When you’ve got a packed calendar and an overflowing inbox, it’s tough to find time to think. But improving the quality of your ideas requires unstructured, reflective thinking. This activity helps you examine your assumptions and draw connections between pieces of information. How can you make the time to do it? It depends on your individual schedule and rhythm. You might build reflection into a single day, designating Monday mornings, for example, as your time to think and organize the rest of your week. Or you might spread the time over the week, carving out 90 minutes on three days. You can also combine your reflective thinking with another activity, such as taking an afternoon walk or drinking a morning cup of coffee. Whatever strategy you choose, make sure the time is a regularly scheduled and protected event on your calendar, uninterrupted by emails, calls, or meetings. Source: Adapted from “How to Regain the Lost Art of Reflection,” by Martin Reeves et al. ...

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Concentrate Better by Starting a Mindfulness Routine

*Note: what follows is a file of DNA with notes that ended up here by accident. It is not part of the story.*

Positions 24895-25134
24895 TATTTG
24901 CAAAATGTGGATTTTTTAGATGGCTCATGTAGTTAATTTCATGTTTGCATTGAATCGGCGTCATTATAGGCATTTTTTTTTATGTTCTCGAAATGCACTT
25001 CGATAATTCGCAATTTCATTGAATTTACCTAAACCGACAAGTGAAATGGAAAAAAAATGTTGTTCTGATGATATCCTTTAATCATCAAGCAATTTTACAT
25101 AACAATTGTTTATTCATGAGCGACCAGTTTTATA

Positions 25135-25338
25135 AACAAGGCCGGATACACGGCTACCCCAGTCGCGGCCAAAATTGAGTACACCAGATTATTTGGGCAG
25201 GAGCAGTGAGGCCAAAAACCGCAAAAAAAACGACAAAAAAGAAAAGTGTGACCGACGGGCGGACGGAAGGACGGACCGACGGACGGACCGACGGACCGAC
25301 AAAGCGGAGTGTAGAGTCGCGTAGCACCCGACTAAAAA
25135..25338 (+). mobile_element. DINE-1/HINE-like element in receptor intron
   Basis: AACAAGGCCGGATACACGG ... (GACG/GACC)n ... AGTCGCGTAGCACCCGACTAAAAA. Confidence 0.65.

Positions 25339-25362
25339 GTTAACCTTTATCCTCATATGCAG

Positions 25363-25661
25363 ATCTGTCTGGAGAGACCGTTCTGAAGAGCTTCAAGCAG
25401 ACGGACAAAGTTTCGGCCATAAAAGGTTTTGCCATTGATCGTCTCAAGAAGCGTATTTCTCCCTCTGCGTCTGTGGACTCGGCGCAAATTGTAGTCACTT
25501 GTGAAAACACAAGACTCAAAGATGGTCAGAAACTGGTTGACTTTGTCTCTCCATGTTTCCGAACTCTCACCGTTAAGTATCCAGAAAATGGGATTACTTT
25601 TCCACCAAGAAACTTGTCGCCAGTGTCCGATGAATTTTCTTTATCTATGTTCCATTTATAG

Sometimes it feels impossible to stay focused at work. Mindfulness can help. Studies have shown that people who have a mindfulness routine are less distractible and better at concentrating. You can develop your own routine by scheduling three 10-minute mindfulness sessions throughout your day. Put everything aside — close your email and the door to your office or a conference room — and bring your full attention to your breath. Don’t try to control it; just sense the full in-breath and the full out-breath. Of course, your mind is likely to wander — that’s normal. Don’t judge yourself for these runaway thoughts. Simply guide your attention back to your breathing and start over with the next breath. It’s the act of returning your focus to the breath that strengthens the brain’s circuitry of concentration — and eventually helps you better control your attention.   Source: Adapted from “Here’s What Mindfulness Is (and Isn&rs ...